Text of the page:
Thursday, March 4, 2010

Now about the rescues...

It was, and is, still my mother's fault, and I love her for it.  From the time I was small and aware of my surroundings, my mother was 'being found' by a stray cat.  My father, who was always away on a ship in the Navy, never believed her. Though they never had more than one cat at a time, there was always a cat present and accounted for.  Both of them lived by "You can't save the world, but you most certainly can save your very own corner of it."

When I moved out on my own, my first possession would be a cat. Not a fancy furred, highly expensive show cat.  A rescue from the local shelter. When he passed after 22 years of sharing unconditional love, I got another. One cat at a time, from the local shelter in the area I was living when death struck and I lost a cat to old age or incurable disease.

In 2003 something changed, and not for the better, for animals in general, but in our case, cats (and a bird with one foot, but she would come later...).   My son came home from work one night and put a tiny, long-haired, fluffy, flea infested five week old kitten on the floor and said, "He came out from under a barn, and was all alone."   Well, there it was, all black with a white spot on his chest, marching around the living room already acting like he owned the place.   Our cat in residence came into the room to see what the commotion was about, took one  look at the kitten, a long thoughtful look, hissed one really long how did you get in here hiss, and wandered off to have a snack.  We named him F. Spot Fitzgerald. Roman had a brother....

Wednesday, March 3, 2010

A New Year

It was one of those days, when the paint won't flow, and the words won't grow so...

Today I chased a rainbow.

As soon as I was planted in the cockpit, er, driver's seat, there it was. Plastered across the sky in gorgeous hues, was the biggest rainbow I have ever seen in this area; dead ahead. Being one to recognize signs, I thought that just maybe this rainbow was here to make me smile, and help me see the reasons to the rear of the madness/events that seems to prevail over my life.

So I followed it.

Its enormity led me to the south end of town, near the ocean, with a clear view of Ledge Light. I parked next to the sea wall that, for years, had been fighting an onslaught of vines using it as a stronghold, noticing that despite having had plants scaling its modest height of three feet or so for decades, the wall stood strong and intact.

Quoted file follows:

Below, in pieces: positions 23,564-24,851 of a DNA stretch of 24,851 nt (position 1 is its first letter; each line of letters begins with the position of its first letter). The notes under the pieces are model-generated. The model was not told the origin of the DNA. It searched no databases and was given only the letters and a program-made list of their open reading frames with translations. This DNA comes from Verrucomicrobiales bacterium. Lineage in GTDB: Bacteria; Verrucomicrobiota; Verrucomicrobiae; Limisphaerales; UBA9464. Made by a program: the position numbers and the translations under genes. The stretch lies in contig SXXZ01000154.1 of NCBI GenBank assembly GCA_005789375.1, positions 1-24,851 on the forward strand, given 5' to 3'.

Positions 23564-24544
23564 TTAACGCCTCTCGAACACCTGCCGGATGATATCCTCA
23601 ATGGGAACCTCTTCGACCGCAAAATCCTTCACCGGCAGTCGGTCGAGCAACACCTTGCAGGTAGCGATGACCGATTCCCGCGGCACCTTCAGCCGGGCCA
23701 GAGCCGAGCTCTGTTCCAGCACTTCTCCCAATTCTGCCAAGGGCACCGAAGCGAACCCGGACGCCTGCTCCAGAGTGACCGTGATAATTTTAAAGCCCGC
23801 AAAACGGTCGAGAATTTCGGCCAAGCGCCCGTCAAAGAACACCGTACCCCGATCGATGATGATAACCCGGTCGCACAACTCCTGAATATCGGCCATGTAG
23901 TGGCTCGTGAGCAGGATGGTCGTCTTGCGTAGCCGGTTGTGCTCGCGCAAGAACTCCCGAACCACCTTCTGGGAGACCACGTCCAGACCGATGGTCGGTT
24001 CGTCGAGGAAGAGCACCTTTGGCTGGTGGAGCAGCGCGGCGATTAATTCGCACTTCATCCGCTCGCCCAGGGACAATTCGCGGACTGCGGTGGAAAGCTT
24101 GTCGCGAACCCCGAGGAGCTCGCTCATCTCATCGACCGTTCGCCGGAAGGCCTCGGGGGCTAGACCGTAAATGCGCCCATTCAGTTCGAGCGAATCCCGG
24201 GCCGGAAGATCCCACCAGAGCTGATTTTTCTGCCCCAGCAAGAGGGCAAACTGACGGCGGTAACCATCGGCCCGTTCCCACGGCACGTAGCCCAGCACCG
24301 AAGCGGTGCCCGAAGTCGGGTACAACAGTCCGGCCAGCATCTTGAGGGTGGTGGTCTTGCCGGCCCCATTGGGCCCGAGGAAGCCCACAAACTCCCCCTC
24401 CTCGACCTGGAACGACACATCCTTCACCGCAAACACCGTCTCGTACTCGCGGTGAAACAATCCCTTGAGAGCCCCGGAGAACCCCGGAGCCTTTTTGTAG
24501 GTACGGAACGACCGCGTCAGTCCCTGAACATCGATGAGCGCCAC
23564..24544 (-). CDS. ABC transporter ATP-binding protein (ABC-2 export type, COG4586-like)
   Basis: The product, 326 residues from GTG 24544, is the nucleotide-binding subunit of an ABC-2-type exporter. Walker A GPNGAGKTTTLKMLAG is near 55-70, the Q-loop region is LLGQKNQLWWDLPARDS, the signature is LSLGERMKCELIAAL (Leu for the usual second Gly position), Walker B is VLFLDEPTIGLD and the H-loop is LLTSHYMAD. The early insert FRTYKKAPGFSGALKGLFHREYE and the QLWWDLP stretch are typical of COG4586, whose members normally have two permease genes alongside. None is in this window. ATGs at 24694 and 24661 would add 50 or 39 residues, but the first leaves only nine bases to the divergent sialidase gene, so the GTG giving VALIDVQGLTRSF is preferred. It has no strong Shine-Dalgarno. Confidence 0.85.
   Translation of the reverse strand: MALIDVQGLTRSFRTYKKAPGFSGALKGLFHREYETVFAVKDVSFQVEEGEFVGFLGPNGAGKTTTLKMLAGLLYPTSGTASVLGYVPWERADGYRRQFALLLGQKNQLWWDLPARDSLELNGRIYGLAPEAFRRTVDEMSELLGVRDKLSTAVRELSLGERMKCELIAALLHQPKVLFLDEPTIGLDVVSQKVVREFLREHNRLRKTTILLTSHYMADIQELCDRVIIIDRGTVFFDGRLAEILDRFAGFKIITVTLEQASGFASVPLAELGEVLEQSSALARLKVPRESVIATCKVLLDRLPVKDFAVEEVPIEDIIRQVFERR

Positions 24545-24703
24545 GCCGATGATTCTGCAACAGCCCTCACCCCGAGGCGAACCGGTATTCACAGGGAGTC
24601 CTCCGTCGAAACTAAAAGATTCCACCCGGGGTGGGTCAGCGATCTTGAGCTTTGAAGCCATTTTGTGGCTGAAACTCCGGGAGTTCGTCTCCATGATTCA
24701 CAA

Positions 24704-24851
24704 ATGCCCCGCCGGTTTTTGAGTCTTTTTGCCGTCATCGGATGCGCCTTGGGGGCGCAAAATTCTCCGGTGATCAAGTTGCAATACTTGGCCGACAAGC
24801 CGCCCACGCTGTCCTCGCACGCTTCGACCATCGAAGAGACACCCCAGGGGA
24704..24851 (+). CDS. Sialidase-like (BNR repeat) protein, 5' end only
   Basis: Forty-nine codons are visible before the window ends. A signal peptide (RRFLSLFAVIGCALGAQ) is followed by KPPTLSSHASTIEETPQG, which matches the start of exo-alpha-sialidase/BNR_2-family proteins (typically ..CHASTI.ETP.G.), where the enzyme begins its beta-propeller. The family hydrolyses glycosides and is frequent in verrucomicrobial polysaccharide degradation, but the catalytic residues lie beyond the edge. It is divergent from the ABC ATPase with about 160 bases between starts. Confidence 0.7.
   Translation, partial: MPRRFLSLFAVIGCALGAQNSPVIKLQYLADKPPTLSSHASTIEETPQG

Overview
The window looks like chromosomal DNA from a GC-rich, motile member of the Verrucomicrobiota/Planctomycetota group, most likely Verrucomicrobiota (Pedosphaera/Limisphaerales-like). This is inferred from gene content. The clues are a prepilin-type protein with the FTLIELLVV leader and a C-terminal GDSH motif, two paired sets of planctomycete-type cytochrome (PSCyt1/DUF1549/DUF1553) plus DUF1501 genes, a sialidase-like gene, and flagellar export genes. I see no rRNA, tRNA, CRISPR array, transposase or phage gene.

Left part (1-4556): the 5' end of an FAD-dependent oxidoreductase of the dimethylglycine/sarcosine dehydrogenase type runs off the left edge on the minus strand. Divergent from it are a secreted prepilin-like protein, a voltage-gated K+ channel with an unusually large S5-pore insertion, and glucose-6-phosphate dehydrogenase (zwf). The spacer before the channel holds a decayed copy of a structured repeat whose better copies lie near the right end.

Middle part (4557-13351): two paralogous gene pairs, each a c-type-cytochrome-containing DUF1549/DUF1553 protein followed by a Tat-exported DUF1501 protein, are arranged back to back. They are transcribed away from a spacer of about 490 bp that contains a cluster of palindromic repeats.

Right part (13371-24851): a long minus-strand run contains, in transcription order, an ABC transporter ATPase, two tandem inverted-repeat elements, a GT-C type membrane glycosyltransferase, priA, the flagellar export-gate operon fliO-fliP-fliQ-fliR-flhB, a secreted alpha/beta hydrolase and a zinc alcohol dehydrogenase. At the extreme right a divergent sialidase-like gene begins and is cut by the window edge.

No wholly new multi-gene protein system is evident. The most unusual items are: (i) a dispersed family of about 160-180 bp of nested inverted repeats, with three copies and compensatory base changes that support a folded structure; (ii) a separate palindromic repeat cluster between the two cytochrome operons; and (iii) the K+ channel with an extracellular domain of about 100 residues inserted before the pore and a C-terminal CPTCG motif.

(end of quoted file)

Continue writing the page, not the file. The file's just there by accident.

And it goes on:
Only then did I discover that during my reverie of the wall, the sun had been replaced by an enormous moon, made for Halloween Night, but one so bright Goblins would find it hard to secure a hiding place.

So bright in fact, the southern end of the city across the river - one that borders Long Island Sound, jutting out just enough to create a safe haven for fishermen during inclement weather - was lit, ever so gently. The tops of the city's buildings glowed in the soft light, leading the eye to the meeting point of land and water.

Then I realized the reflection of the moon. Sitting softly on the water, it was pointing straight at me, its beginning just under the huge moon, its end on the water before me.

And I wondered. The rainbow had led me here. Now I faced a shimmering walkway pointing straight to the edge of the world I knew. Though fairly strong waves broke near shore, the walkway never faded, despite the uncertainty of its platform.

What is it that makes us shiver in the face of uncertainty? What makes the soul fear the unknown, when life itself is so unpredictable?

The Sunday Drive is an exercise in uncertainty. It is impossible to predict if one will navigate the course without incident, circumvent an entire area, and return to the starting point, if not with the same attitude, but at least the same physical features one began the ride possessing. Were the stars not in perfect alignment, one could conceivably end up smack in the middle of a career alcoholic's path, the vehicle driven by this destructive menace, heading straight for the Sunday Driver.

Should the stars be a degree off in another direction, the road itself could open up directly in ones path to reveal a sink hole the size of Wisconsin. No time to brake, stop, or reverse direction. Just plow right on in, down the abyss.

So this is how life is. No matter what, are we not just plowing ahead, hoping the ground remains steady and Wisconsin remains at its acceptable level, while we push on to the end?

THE END. So ominous, yet it is where we are headed, lest we forget.

Its the trip getting there that makes it all worthwhile.